My friend Clarke Buehling, of Fayetteville, AR, an accomplished musician focused on minstrel banjo style and 19th century American tunes, rolled into Staunton, VA, on a rainy Monday evening last week, late and wet and tired.
I had set up a chance for him to play downtown in Laurie Gundersen’s store, Appalachian Piecework, but it looked as though the weather would slice through that opportunity and eviscerate our effort to showcase Clarke’s incredible classic banjo playing. We did manage to set up, and Clarke did work his way through a wide variety of tunes – classic, minstrel, popular – for about 2 hours before we retired to my home.
Clarke played for a small group of people assembled on this grey day, and attracted the attention of shoppers who came into Laurie’s incredible store to check out her textile art, antiques, and Appalachian folk art. Clarke’s got an upbeat view of the world, and a positive sense of where he stands in the universe. He engaged in patter with people strolling through the store, offered a quick 15 minute impromptu banjo lesson to a young lady (and a BHO member) who came and stayed for the whole “show,” pushing her beyond her sense of current limited capabilities, and urging consistent attention to learning something new every day.
That evening I had Bill Wellington come to the house. Bill, a local Staunton musician steeped in old time music, is a fiddler, banjoer, and guitarer of note, was “present at creation” for some of the earliest jams and OT groups in the northeast during the seventies, and did his fair share of field recordings of fiddlers, banjo players, and ballad singers in West Virginia University. Bill toured with Caledonia, and in recent years has focused on building an elementary school residency program that brings folklore alive for the school community, in partnership with the Virginia Commission for the Arts.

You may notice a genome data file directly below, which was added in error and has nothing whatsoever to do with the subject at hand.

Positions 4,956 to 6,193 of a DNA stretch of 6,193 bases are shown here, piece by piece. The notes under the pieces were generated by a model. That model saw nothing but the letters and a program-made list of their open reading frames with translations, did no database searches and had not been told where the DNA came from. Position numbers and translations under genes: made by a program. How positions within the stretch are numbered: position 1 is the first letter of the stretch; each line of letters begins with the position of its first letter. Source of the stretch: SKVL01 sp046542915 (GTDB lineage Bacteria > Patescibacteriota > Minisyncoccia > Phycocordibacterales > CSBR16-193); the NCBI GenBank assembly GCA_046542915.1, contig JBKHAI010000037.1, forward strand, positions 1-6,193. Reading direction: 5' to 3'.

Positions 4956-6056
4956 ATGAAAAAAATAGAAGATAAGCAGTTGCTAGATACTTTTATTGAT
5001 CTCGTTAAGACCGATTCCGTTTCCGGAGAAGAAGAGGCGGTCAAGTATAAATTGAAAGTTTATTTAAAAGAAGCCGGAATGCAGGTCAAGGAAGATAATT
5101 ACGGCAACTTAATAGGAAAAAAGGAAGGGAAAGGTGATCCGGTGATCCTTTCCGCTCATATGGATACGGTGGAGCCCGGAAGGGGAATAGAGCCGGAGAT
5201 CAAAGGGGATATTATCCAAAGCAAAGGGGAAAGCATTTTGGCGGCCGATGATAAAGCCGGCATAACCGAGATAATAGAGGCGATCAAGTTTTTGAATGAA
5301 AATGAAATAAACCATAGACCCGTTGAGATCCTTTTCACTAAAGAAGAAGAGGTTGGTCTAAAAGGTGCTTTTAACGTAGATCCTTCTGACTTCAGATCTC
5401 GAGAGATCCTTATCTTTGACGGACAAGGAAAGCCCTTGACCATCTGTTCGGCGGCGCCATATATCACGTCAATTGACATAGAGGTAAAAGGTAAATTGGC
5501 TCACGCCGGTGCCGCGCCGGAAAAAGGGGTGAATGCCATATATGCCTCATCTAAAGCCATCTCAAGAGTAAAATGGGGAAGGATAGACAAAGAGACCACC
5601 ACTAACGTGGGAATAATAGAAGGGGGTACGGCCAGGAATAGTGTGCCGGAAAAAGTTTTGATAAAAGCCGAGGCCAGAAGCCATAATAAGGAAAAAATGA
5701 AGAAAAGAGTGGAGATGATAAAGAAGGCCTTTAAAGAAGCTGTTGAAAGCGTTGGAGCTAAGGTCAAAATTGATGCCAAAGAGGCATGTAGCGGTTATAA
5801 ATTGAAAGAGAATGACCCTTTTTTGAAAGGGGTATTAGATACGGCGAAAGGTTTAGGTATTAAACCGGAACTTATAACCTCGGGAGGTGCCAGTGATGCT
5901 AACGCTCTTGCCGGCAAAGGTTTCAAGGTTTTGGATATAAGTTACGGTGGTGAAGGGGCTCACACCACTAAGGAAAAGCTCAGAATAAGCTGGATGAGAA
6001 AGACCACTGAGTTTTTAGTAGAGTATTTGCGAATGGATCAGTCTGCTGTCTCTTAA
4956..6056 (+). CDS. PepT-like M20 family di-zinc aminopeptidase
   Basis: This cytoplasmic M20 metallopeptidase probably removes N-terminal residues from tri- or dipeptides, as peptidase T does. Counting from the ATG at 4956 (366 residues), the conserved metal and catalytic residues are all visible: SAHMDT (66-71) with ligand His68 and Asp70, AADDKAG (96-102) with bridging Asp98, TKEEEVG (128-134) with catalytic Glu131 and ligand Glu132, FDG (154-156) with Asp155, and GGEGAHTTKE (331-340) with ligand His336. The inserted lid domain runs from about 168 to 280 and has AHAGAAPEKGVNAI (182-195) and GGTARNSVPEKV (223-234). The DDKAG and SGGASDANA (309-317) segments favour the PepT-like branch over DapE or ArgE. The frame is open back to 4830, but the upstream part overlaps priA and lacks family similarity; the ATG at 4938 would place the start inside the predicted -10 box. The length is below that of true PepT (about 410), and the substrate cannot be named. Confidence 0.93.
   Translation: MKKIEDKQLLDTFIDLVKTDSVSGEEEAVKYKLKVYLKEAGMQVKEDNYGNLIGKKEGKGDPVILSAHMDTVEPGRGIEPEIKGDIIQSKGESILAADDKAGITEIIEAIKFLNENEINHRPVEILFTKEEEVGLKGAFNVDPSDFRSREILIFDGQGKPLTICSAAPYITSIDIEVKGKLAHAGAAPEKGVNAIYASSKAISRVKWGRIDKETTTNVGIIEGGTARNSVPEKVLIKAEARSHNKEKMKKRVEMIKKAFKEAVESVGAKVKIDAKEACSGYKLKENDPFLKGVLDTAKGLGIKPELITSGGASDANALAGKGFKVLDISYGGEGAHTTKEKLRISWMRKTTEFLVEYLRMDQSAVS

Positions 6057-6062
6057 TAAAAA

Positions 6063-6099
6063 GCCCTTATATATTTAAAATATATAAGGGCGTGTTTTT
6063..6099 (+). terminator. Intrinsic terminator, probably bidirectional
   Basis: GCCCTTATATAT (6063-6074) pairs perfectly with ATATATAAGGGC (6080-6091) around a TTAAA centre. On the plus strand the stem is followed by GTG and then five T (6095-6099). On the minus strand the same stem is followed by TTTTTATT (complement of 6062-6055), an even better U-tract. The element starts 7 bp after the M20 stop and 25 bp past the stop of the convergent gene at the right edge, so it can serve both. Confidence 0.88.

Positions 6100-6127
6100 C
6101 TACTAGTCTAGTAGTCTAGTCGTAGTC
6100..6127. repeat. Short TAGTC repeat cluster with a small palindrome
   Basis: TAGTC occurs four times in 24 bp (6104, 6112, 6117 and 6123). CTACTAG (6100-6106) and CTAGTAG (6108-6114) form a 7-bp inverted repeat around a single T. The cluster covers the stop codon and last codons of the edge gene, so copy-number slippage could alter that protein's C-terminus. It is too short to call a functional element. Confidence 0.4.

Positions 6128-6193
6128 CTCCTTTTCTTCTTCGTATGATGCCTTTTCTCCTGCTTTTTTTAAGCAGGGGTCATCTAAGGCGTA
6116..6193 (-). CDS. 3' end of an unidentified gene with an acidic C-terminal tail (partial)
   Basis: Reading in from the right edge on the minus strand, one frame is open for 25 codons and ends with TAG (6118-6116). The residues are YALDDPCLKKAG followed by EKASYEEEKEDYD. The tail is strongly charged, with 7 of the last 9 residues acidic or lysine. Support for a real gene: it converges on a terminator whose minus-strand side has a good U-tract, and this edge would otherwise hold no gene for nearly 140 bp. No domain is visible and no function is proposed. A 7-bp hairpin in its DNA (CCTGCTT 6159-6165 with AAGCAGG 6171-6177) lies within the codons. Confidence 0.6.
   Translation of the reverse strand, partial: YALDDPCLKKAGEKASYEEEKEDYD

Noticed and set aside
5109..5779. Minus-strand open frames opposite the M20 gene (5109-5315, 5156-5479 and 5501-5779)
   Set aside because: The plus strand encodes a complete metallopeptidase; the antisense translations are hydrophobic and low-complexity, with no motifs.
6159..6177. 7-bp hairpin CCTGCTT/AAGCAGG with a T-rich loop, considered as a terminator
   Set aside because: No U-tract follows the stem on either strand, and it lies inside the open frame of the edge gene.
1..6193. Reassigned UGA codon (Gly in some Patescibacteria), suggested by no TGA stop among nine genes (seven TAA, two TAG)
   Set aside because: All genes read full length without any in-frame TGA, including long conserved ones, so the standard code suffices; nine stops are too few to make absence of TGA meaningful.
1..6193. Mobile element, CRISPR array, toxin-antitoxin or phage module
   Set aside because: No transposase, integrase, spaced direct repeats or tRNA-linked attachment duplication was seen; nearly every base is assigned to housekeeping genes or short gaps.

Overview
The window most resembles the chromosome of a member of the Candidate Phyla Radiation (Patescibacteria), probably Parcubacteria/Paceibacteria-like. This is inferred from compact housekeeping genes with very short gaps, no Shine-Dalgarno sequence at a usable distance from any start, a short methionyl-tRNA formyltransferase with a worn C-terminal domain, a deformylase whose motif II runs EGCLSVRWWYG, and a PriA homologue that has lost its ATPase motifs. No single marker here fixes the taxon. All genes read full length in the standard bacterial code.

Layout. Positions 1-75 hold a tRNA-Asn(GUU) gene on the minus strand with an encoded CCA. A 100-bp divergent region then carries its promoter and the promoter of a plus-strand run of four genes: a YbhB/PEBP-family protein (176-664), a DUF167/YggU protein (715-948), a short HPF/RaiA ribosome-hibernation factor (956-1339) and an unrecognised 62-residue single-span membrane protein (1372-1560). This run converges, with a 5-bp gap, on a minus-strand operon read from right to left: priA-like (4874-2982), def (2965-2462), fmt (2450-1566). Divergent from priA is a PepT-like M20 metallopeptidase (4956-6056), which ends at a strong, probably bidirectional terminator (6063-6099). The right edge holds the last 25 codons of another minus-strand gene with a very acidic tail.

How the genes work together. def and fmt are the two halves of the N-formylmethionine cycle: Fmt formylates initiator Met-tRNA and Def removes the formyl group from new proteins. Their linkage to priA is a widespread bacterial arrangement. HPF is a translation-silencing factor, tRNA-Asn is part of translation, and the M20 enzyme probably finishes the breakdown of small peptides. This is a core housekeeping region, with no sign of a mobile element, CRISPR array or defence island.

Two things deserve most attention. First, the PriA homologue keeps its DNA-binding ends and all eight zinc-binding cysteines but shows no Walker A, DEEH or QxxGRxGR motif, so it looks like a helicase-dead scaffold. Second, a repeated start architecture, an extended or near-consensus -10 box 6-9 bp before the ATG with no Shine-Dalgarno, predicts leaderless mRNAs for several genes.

Clarke and Bill spend the evening at my home trading stories and tunes, tracing the provenance of some great old time tunes through their memories of their first encounter with some esoteric music, reconstructing the history of some of the great Midwest, southern and northeastern old time bands, and trading some tunes -- and eccentric tunings, too. I’m going to try and get some of that history down (which bands begat which music, etc) in the next weeks.
Bill is an old time clawhammer player. Clarke whips his way through a variety of minstrel and classic styles, so bringing these two together was an opportunity to see how adaptable and flexible musicians, and music, can be. Though they had never played together, they quickly broke the code and figured out how to back one another up, trade licks and keep tunes moving.
Clarke has developed two books of some very accessible tabs, one primarily on classic tunes and the other focused on minstrel playing, written in his florid, artistic hand. Available from the author:
on “A Day with Clarke Buehling, an Evening with Clarke and Bill Wellington”
Saturday, June 22, 2013 @4:10:09 AM
Thanks for sharing this detailed account of Clarke's visit. Clarke is a gifted performer who deserves greater recognition.
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